MASTER OF THE WORLD (1904) lacks any of the virtues of the previous novel. Wikipedia notes that Verne's health was failing when he wrote MASTER, and indeed he passed in 1905, so one can understand if this was something less than a triumph.

However, this doesn't make MASTER any more fun to read. It's outrageously padded with tourist-like descriptions as the protagonist John Strock investigated strange phenomena in the Blue Ridge Mountains of North Carolina. Strock eventually finds out that Robur has holed up in one of the mountains while perfecting a new device: a triple-threat vehicle, "The Terror," which can convert from an air-craft to a land-vehicle to a submersible. Toward the short novel's end Robur captures Strock but never gives any reason as to why he chose to convert his Albatross into this new "Transformer-style" vehicle. Whereas a character named John Strock is instrumental to Robur's defeat in the 1961 film, here Verne takes the lazy way out and has Robur's craft struck by lightning. Strock survives the debacle but Robur's body is never found in his miracle-craft's wreckage.

I said that I would comment on Verne's character of Uncle Prudent's Negro valet, who goes by the name "Frycollin." I haven't read enough Verne to know of his general attitude toward characters of color, but Frycollin has got to be one of the worst minstrel-show Negroes of all time. In my commentary on the first two Tarzan books, I remarked that although Edgar Rice Burroughs was somewhat ambivalent on African Blacks, he found it expedient to heap cruel humor on a Black African-American character, a maid named Esmerelda. But at least once or twice Esmerelda seems like a human being, while Frycollin is just a concatenation of every minstrel-show trope in existence: he's witless, he eats like a pig, and he's a complete coward-- so much so that even when Prudent and Evans lay plans to escape, they know they can't confide in Frycollin or he'd reveal their plans, either out of stupidity or cowardice.  For that matter, given the unimaginative way Verne uses the tropes, I can't imagine them being even modestly funny to those who like racist humor.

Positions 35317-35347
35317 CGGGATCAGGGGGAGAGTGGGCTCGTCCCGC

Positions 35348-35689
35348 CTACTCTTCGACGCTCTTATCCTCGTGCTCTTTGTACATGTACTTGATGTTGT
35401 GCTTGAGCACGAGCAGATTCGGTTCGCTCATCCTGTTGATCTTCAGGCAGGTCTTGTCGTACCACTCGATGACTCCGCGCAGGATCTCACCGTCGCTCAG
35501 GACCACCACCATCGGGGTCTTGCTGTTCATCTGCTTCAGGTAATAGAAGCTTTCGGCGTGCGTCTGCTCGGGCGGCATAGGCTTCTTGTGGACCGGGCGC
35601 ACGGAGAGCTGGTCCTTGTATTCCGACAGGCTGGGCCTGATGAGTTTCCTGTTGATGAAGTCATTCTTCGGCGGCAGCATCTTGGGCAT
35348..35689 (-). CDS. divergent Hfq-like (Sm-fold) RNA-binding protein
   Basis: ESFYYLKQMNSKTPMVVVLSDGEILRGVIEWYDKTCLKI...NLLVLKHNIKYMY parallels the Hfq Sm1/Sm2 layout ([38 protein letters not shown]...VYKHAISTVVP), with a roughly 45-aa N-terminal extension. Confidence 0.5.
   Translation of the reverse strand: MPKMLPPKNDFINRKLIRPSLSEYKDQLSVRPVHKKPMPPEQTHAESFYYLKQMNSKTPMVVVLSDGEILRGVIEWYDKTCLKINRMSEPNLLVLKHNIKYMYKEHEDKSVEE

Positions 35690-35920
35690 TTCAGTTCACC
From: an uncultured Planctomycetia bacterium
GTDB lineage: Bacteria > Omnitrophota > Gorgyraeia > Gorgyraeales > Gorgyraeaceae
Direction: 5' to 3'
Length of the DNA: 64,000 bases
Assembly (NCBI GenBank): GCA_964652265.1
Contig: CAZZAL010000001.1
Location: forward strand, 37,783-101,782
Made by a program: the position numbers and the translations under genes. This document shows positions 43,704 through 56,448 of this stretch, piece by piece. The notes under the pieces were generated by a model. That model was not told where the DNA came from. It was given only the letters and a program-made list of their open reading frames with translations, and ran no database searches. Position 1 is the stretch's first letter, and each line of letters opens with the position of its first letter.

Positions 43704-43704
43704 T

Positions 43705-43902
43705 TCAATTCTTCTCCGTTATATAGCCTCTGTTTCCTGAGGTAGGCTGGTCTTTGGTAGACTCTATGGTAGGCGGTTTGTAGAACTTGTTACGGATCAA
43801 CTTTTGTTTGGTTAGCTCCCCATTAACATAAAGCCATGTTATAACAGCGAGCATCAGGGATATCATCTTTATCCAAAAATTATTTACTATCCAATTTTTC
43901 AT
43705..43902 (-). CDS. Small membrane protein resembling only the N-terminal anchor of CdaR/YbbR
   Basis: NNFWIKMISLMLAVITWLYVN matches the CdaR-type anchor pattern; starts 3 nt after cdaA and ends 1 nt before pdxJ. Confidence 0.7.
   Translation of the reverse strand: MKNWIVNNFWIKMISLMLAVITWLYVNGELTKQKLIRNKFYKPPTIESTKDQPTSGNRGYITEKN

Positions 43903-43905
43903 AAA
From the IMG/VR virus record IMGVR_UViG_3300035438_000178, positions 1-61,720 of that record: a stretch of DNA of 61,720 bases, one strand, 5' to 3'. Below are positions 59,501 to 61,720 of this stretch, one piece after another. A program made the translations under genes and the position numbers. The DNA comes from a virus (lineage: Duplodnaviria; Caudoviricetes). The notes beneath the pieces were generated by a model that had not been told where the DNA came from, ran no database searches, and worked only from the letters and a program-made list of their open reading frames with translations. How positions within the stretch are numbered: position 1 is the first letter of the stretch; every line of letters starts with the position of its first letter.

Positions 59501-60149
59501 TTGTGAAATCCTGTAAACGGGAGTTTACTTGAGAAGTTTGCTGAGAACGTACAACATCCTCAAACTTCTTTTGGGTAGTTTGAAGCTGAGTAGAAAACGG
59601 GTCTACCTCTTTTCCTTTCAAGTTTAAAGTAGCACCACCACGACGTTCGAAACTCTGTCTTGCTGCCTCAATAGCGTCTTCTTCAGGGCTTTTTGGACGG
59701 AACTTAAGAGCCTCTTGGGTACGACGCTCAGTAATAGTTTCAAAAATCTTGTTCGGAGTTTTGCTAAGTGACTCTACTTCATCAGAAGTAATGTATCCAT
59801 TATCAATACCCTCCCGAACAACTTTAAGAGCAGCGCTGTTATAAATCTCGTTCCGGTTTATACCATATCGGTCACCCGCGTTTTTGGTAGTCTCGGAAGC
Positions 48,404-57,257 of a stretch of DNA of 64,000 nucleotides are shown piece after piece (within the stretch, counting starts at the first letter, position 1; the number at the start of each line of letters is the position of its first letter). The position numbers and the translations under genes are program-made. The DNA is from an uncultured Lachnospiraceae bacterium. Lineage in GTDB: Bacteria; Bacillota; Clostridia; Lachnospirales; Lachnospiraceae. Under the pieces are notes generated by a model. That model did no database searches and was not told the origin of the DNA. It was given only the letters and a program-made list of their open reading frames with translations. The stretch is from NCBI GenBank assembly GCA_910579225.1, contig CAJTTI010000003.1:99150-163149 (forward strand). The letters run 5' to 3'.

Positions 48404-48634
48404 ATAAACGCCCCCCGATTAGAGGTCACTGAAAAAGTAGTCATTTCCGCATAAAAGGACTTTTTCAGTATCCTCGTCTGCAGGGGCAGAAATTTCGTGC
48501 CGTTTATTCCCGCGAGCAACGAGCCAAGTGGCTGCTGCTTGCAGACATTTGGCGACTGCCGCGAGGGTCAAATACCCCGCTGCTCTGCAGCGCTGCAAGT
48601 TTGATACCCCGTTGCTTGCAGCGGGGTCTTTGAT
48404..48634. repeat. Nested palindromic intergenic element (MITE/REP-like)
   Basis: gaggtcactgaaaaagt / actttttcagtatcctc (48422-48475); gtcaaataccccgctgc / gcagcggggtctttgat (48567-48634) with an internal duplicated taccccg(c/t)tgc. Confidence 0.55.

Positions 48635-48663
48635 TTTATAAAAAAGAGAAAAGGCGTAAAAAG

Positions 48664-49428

Thursday, April 9, 2015


I've finished a lengthier analysis of DC Comics' CRISIS ON INFINITE EARTHS here. but that essay doesn't discuss the series from the POV of crossover aesthetics.

First, I should note that this type of crossover is the one I defined here as the STATIC CROSSOVER:

In such works, the author assumes an overall cosmos in which all of the myth-characters he invokes are capable of encountering one another at any time.

The first example of the static type that I cited on this blog was FANTASTIC FOUR ANNUAL #3, Marvel Comics' first large-scale assemblage of most of their 20th-century characters in one story. CRISIS ON INFINTE EARTHS-- "COIE" for short-- has many of the same faults and virtues of this annual. On the one hand, the seasoned fan enjoys the experience of seeing characters mixed together that did not typically meet, be it Mr. Hyde and Hawkeye, or Swamp Thing and the Losers. On the other hand, the meetings are so short that there's often a sense of frustration in such brief encounters.

A lot of COIE consists of characters looking up at the sky in apprehension or laying plans to deal with the Anti-Monitor, and these don't exactly give artist George Perez the chance to excel with his mastery of superhero kinetics.

The best issues to seek out for heroic action in the Mighty Perez Manner are COIE #6, in which the DC heroes contend with characters from other publishers, including Fawcett and Charlton:

And COIE #9, which puts the heroes in conflict with a contingent of DC's best villains, plus a tiny handful of Fawcett villains.